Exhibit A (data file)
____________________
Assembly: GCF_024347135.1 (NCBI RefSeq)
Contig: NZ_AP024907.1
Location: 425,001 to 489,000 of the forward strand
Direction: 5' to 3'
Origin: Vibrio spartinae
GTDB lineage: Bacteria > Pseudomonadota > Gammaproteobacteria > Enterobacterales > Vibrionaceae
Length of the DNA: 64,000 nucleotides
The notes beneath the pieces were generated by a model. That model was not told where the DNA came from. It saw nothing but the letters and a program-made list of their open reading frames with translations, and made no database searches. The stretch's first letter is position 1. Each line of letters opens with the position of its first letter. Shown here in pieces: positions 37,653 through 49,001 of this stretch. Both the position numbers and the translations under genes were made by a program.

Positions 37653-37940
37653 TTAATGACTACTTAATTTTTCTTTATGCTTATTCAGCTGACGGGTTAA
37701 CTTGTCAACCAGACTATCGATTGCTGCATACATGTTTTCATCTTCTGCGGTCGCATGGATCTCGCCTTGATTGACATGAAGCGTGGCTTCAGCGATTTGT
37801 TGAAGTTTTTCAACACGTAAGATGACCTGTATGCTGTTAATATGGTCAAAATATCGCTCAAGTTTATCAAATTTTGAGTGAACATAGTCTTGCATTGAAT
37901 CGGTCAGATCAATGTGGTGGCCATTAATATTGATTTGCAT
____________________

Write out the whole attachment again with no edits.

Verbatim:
Assembly: GCF_024347135.1 (NCBI RefSeq)
Contig: NZ_AP024907.1
Location: 425,001 to 489,000 of the forward strand
Direction: 5' to 3'
Origin: Vibrio spartinae
GTDB lineage: Bacteria > Pseudomonadota > Gammaproteobacteria > Enterobacterales > Vibrionaceae
Length of the DNA: 64,000 nucleotides
The notes beneath the pieces were generated by a model. That model was not told where the DNA came from. It saw nothing but the letters and a program-made list of their open reading frames with translations, and made no database searches. The stretch's first letter is position 1. Each line of letters opens with the position of its first letter. Shown here in pieces: positions 37,653 through 49,001 of this stretch. Both the position numbers and the translations under genes were made by a program.

Positions 37653-37940
37653 TTAATGACTACTTAATTTTTCTTTATGCTTATTCAGCTGACGGGTTAA
37701 CTTGTCAACCAGACTATCGATTGCTGCATACATGTTTTCATCTTCTGCGGTCGCATGGATCTCGCCTTGATTGACATGAAGCGTGGCTTCAGCGATTTGT
37801 TGAAGTTTTTCAACACGTAAGATGACCTGTATGCTGTTAATATGGTCAAAATATCGCTCAAGTTTATCAAATTTTGAGTGAACATAGTCTTGCATTGAAT
37901 CGGTCAGATCAATGTGGTGGCCATTAATATTGATTTGCAT